12. O. May, J. Girard, J. F. Hurtevent, and H. Migaud, “Delayed, transient sciatic nerve palsy after primary cementless hip arthroplasty: a report of two cases,” The Journal of Bone and Joint Surgery—Series B, vol. 90, no. 5, pp. 674–676, 2008. View at Publisher · View at Google Scholar · View at Scopus
  13. C. A. Willis-Owen, T. Nishiwaki, and A. J. Spriggins, “Sciatic palsy after total hip arthroplasty associated with vascular graft occlusion,” Hip International: The Journal of Clinical and Experimental Research on Hip Pathology and Therapy, vol. 21, no. 1, pp. 118–121, 2011. View at Google Scholar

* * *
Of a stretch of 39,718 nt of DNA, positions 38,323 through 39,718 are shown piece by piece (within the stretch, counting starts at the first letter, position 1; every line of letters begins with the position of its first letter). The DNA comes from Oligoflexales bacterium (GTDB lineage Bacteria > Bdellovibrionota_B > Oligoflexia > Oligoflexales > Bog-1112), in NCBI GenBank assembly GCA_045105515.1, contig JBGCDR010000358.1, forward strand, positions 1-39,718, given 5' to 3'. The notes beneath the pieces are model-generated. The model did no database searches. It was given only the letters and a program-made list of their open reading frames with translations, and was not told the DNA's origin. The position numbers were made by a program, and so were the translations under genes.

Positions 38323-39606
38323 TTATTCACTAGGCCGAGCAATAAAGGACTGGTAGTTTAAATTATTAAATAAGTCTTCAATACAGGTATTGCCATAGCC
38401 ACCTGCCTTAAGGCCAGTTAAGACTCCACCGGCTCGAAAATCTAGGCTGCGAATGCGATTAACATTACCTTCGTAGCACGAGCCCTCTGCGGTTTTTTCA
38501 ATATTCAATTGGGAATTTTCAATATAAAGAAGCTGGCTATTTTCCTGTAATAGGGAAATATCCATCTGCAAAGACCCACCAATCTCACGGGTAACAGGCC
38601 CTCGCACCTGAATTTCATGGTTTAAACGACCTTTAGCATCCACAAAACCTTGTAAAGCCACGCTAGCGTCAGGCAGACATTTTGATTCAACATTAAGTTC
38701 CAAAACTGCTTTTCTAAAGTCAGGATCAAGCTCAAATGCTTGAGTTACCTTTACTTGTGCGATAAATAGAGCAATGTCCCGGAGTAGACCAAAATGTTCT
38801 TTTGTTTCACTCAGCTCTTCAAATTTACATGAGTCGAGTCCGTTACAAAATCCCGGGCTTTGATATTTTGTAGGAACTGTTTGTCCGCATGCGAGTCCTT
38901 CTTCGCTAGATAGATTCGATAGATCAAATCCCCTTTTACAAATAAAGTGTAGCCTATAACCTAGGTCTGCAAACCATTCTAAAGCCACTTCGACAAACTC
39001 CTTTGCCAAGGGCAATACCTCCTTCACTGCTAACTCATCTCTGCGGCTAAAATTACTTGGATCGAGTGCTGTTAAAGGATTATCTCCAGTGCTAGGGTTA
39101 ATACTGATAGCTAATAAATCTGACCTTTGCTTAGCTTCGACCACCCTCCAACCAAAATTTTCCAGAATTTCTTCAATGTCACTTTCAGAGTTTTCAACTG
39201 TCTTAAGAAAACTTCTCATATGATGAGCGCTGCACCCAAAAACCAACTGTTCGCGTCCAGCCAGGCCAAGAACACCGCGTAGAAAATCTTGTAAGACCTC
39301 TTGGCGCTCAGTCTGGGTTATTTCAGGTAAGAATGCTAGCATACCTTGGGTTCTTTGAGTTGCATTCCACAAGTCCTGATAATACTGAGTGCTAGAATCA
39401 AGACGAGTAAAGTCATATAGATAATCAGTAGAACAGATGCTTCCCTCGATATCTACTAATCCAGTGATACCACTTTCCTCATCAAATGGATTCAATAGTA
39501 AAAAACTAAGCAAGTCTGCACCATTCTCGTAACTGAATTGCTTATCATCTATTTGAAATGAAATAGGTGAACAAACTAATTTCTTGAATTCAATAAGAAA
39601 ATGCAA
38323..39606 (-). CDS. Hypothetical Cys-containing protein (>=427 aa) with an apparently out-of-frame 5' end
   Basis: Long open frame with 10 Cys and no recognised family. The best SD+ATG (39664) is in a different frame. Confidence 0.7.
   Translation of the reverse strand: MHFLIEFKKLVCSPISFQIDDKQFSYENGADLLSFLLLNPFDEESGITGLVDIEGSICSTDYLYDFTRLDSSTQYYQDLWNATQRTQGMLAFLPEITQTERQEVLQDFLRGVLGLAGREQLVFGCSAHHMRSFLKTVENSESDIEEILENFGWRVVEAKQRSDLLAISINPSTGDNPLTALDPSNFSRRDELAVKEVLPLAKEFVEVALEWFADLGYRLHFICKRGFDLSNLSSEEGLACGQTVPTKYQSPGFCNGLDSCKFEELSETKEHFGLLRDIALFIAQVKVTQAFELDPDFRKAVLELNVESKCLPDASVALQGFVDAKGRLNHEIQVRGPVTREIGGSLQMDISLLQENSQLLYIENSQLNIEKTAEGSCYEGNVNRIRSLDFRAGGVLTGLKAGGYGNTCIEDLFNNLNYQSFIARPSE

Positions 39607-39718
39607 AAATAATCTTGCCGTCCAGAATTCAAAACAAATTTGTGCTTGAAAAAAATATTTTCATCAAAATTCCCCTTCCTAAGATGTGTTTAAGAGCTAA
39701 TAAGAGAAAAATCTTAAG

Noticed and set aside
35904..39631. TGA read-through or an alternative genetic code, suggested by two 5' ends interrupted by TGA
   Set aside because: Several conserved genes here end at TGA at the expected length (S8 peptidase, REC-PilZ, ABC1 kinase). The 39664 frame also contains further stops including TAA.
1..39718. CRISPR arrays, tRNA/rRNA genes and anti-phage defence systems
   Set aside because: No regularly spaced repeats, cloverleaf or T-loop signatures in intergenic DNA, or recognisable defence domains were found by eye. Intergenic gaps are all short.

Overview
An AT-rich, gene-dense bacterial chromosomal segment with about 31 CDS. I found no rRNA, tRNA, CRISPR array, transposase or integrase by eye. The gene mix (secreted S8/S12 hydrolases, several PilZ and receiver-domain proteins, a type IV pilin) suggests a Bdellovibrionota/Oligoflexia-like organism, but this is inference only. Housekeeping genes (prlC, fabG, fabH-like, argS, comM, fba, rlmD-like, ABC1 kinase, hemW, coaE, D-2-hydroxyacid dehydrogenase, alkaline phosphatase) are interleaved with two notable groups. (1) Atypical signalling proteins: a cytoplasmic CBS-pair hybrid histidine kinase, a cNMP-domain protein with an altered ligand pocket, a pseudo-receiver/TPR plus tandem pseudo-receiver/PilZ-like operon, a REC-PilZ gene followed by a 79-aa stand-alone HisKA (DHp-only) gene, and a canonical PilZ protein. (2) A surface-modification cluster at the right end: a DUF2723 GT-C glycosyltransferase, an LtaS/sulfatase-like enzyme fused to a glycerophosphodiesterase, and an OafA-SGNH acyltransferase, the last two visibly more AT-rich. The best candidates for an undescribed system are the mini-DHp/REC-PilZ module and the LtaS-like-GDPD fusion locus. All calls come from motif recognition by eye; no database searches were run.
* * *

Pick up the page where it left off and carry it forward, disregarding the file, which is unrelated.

14. Y. Weil, Y. Mattan, V. Goldman, and M. Liebergall, “Sciatic nerve palsy due to hematoma after thrombolysis therapy for acute pulmonary embolism after total hip arthroplasty,” Journal of Arthroplasty, vol. 21, no. 3, pp. 456–459, 2006. View at Publisher · View at Google Scholar · View at Scopus
  15. M. Katsimihas, J. Hutchinson, P. Heath, E. Smith, and J. Travlos, “Delayed transient sciatic nerve palsy after total hip arthroplasty,” Journal of Arthroplasty, vol. 17, no. 3, pp. 379–381, 2002. View at Publisher · View at Google Scholar · View at Scopus